We are certainly familiar with statements of our Sages and lengthy discussions of the commentaries that question the character of Noach and scrutinize even the accolade that the Torah ascribes to him, “Tamim Hayah BeDorotav,” “He was upstanding in his generation” (Bereishit 6:9, cf. Rashi). Nonetheless, even those who interpret “Tamim Hayah BeDorotav” as a discredit do not express any indignation regarding Noach’s degree of faith, nor is there any sentiment of ignoble character. He distinguished himself from the ambient society and ostensibly erected proper safeguards for himself and his family to preclude any degradation of moral standards; he was able to militate for G-dly behavior against the ebb of the prevalent current of depravity.
However, Rashi’s comments on the following Pesukim paint a less virtuous picture of Noach. The Torah describes: “VeNoach Ben Sheish Mei’ot Shanah VeHaMabul Hayah Mayim Al HaAretz. VaYavo Noach UVanav VeIshto UN’shei Vanav Ito El HaTeivah MiPenei Mei HaMabul,” “Noach was six hundred year old, and the floodwaters came on the earth. Noach, his sons, his wife, and his sons’ wives went into the Ark in the face of the floodwaters” (BeReishit 7:6-7). Rashi (7:7 s.v. MiPenei Mei HaMabul) writes: “Af Noach MiKetanei Amanah Hayah, Ma’amin VeEino Ma’amin SheYavo HaMabul VeLo Nichnas LaTeivah Ad SheDechakuhu HaMayim,” “Noach too had little faith, only half-believing that the flood would come, and [accordingly, ‘In the face of the floodwaters’ implies that] he did not enter the Ark until the rising waters forced him to do so.” Imagine if we were Ma’amin VeEino Ma’amin, half-believers, regarding the arrival of Mashi’ach or Torah MiSinai. Such heretical beliefs would forfeit a person his share in the next world, or even his status as Jew for certain areas of Halachah. Have we grossly misinterpreted the character of Noach? Has the Tzaddik Tamim of the beginning of the Parashah radically transformed himself into a heretic? Have the threats of the flood and the destruction of mankind suddenly caused Noach to become a dubious believer and overcome by skepticism?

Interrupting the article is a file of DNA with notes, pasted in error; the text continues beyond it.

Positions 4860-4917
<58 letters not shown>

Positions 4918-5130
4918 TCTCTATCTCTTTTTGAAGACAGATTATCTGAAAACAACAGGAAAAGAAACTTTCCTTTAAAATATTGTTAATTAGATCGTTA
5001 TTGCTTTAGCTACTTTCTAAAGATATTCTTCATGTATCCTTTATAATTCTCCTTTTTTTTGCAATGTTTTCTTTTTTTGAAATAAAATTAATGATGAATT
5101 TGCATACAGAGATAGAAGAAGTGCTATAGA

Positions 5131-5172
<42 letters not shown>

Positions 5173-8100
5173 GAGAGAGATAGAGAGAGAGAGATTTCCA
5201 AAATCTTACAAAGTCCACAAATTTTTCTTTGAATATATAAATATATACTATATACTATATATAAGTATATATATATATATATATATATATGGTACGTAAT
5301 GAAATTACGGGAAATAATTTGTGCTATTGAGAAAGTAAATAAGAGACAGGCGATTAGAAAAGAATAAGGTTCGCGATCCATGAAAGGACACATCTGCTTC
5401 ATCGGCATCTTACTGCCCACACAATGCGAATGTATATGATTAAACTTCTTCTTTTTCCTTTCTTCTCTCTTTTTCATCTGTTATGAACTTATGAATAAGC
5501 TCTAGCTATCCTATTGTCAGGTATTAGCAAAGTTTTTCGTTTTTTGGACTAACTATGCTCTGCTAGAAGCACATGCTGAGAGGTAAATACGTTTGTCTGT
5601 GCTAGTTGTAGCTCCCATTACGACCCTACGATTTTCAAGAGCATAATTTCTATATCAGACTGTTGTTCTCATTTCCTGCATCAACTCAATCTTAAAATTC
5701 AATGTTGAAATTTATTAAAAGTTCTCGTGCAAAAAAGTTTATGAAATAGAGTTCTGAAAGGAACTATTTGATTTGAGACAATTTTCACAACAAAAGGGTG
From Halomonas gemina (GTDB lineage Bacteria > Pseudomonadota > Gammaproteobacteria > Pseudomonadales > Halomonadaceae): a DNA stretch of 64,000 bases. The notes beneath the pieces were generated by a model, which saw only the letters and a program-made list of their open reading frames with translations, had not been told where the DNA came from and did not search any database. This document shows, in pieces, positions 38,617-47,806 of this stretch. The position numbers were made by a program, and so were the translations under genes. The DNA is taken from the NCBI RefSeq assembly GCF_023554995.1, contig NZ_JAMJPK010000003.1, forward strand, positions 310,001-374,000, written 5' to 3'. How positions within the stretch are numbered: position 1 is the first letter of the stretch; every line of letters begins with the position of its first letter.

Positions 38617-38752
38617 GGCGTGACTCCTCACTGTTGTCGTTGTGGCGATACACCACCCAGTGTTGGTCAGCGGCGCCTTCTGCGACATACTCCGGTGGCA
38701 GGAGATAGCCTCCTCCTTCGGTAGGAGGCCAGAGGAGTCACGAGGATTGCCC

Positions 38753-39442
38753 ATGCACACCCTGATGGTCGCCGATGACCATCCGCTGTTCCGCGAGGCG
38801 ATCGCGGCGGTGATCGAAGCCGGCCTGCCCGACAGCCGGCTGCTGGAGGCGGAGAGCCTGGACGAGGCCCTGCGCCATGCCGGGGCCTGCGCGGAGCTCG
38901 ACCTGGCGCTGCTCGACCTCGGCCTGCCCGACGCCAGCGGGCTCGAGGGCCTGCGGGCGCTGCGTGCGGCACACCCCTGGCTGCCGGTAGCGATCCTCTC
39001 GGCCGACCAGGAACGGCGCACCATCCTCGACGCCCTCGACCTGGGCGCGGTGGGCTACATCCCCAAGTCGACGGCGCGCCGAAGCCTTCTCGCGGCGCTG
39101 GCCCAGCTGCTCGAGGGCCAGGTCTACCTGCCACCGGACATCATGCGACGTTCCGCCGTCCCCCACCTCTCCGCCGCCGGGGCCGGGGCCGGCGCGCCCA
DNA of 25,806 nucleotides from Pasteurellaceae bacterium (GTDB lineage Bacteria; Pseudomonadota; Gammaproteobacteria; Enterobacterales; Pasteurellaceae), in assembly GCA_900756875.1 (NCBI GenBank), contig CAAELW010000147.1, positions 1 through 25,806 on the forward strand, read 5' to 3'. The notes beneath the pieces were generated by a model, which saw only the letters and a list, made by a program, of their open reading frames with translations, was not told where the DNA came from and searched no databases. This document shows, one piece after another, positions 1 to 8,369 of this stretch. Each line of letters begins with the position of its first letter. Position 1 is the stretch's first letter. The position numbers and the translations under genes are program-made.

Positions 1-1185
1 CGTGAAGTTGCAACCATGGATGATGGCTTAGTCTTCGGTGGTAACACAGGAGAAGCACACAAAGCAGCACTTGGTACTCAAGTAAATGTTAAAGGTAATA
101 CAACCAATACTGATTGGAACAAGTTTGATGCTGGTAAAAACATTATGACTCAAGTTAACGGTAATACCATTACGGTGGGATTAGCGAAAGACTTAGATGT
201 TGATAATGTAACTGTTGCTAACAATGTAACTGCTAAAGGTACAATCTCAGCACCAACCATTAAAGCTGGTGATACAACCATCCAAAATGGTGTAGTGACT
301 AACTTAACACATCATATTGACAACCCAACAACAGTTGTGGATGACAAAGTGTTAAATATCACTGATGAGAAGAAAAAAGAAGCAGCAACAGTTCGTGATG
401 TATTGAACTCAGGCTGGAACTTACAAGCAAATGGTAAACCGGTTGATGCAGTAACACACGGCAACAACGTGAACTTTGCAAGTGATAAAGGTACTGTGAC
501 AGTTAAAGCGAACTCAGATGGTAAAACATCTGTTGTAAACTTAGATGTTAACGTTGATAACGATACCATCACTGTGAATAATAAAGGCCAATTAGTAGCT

Radak (ibid.) vehemently opposes Rashi’s interpretation. The need for an exegetical interpretation of the superfluous phrase “MiPenei Mei HaMabul” remains in place, but to assume that these words denote a less-than-faithful Noach, Radak argues, is an erroneous deduction. Radak chooses to interpret the word “MiPenei” not as “because of” but rather like the word “Lifnei”—meaning “before.” Thus, the Pasuk informs the reader that Noach entered the Teivah with his family well before the waters began to cover the earth; in fact, Radak argues, he entered the Ark seven days prior to the flood. According to this reading, we cannot possibly understand those who posit that Noach was of little faith, as the text testifies to the fact that Noach was righteous and wholehearted. In addition, Radak notes that a mere Pasuk earlier (7:5) we are told “VaYa’as Noach KeChol Asher Tzivahu Hashem,” “Noach did all that G-d commanded him.” It is certainly difficult to reconcile this Pasuk with the interpretation of Rashi.
I would like to offer a defense of Rashi and an interpretation that not only serves to maintain the noble reputation of Noach, and thus silences those who place him in disrepute, but in contradistinction, actually highlights an honorable trait of Noach. Noach’s lack of Emunah was not an incomplete faith in G-d’s omnipotence to bring a Mabul, nor was it a challenge as to whether the vast majority of humanity deserved to be eliminated. Rather, Noach had so much faith in G-d’s attribute of mercy that he believed G-d would recant, as He so often did, and perhaps give even more time for repentance. Perhaps Noach also believed in humanity. This is no different than Avraham Avinu petitioning Hashem on behalf of Sedom. Avraham also believed in G-d’s willingness to reconsider. Perhaps one could posit that Noach should have also petitioned G-d as did Avraham, and his silence in this regard should place his reputation below that of Avraham Avinu. Nonetheless, Ma’amin Ve’eino Ma’amin is far from a heretical stance. It speaks more to Noach’s belief than to his disbelief. It emphasizes his belief in G-d’s mercy and his belief in man’s ability to repent at the final hour, even as the floodwaters advanced on his Ark. It is this very virtue, his faith in man, that earned him the titles of "Tzaddik" and "Tamim" that are attributed to him at the beginning of the Parashah.